• Brent: Sorry if my “may have featured” seems “overly cautious.” I didn’t intend to deny it, only that the “long ending” didn’t “succeed” apparently till later.

  7. Donald Jacob permalink

    You seem to be arguing that textual fluidity in later periods means that the early period was not as fluid as supposed. But that doesn’t follow. Evidence concerning later transmission has no bearing on the earliest period, unless I have missed something?

    As for the manuscript evidence not favouring early wild variation, well there is little or no manuscript evidence for the very earliest period. So there is little or no direct manuscript evidence one way or another. What there is are internal, contextual and social reasons for supposing the earliest period of textual transmission relatively fluid.

    • No, Donald. I’m not arguing what you wrongly infer from my posting. What I mean is what I said: Major variants (which may well have originated early, who knows) succeeded more evidently in the period when things are often thought to have been stablized and fixed textually, and the extant evidence of earliest mss doesn’t actually reflect a wildly fluid textual transmission. If there had been such a status at an earlier point, then surely there would be some trace of it in earliest mss. Your unspecified “internal, contextual and social reasons” for “supposing” otherwise, are only suppositions. In fact, as I and others have shown, there are actually forces that would have made for limits to the textual fluidity in texts treated as scripture in the second century. See, e.g., L.W. Hurtado, “The New Testament Text in the Second Century: Text, Collections, and Canon,” Transmission and Reception: New Testament Text-Critical and Exegetical Studies, eds. J.W. Childers & D. C. Parker (Piscataway, NJ: Gorgias Press, 2006), 3-27. The pre-publication version appears on this site under the “Essays” tab.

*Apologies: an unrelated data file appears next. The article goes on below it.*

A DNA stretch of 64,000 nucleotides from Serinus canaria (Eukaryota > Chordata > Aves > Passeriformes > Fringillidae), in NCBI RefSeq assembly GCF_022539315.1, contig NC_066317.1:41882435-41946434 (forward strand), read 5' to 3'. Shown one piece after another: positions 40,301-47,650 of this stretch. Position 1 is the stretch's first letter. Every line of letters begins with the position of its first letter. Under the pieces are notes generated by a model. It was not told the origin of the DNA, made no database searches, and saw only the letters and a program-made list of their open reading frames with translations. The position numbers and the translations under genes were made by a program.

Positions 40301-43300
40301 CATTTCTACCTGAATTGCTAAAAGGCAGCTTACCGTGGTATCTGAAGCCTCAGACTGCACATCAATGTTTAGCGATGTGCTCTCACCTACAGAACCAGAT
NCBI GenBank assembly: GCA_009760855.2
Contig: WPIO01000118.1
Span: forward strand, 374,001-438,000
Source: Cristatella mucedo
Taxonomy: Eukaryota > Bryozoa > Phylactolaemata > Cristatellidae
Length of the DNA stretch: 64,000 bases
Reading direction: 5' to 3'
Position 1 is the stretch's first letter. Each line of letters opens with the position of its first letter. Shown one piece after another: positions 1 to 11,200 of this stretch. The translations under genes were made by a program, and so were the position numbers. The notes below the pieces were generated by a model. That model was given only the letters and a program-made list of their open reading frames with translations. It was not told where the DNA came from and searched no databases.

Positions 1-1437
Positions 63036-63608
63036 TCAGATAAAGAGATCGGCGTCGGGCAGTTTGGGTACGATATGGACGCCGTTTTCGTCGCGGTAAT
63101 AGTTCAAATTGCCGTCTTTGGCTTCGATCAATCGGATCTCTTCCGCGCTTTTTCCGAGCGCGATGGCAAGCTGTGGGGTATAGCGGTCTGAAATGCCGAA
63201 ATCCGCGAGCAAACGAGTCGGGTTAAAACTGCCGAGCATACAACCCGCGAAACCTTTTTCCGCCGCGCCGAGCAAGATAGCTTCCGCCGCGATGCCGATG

• Donald Jacobs permalink

        “If there had been such a status at an earlier point, then surely there would be some trace of it in earliest mss.”

        How can there be MS evidence for wild variation in the second century when there are hardly any MSS from the second century to begin with? It’s like saying that no photograph supports the idea that Napoleon was short, when there are no photographs of Napoleon at all because he was a few years too early for photographs.

        What we do know, by reading the documents themselves, is that 2 Corinthians, John 21, and other parts of the New Testament indicate significant revision in the early life of the text.

      • Donald: Gee whiz! Do try to follow the reasoning better. My point should be clear. “Earliest mss” = not only the very few 2nd century ones but also 3rd century ones. There is no trace of some wild process of copying in these mss. On your assumptions (and they’re only that), all traces of a supposedly wild state of textual affairs were somehow lost, eliminated. But in a time when there was no ecclesiastical control over the copying process, that’s actually very hard to imagine.
        Your final sentence, yet once again, confuses suggestions about an early *redaction/editing* of certain texts *before the copying process* and as distinguished from that copying process. That 2 Cor, for example, may have been put into its familiar form at some early redactional stage says nothing about how well it was copied thereafter. I do wish that you would drop your hostile attitude, and try to follow the discussion more carefully. Deal?

  8. Ron Minton permalink

    Your studies in this area have helped me in several ways. I have been one of the “wild” advocates and can see your point clearly.
    However, why is 1 John 5:7-8 (5:7b-8a) applicable? as this passage never made it into the mainstream of even the Byz. text. Is not it found in only 1% of the extant Gk. mss. of this passage?

    ms. # 629 (Codex Ottobonianus) – fourteenth century
    ms. # 61 (Codex Montfortianus) – sixteenth century
    ms. # 918 (in Spain) – sixteenth century
    ms. # 2318 (in Romania) – eighteenth century

    ms. # 221 (in Oxford) – tenth century
    ms. # 88 (in Italy) – twelfth century (sixteenth century hand)
    ms. # 636 (in Italy) – fifteenth century
    ms. # 429 (in Wolfenbuttel) – fifteenth century

    Corrections and oversights are welcome.

    • Ron: I offered 1 John 5:7-8 as an example of how a variant that appeared only later was “successful”, in that it became part of the “textus receptus” and so the translations based on it, such as the KJV.

  9. David Madison permalink

    A reader might wish to change or “improve” a text but there is an obstacle to anyone who sets out to do this, and that is the continued existence of the original form of the text. If you want your version of the text to prevail, then you need all copies of the original to disappear. And the more copies there are of a text, the less likely that is to happen. If there is a theory of the early production of Christian texts which would allow wholesale corruption to occur while the originals conveniently disappear, I would like to know what it is.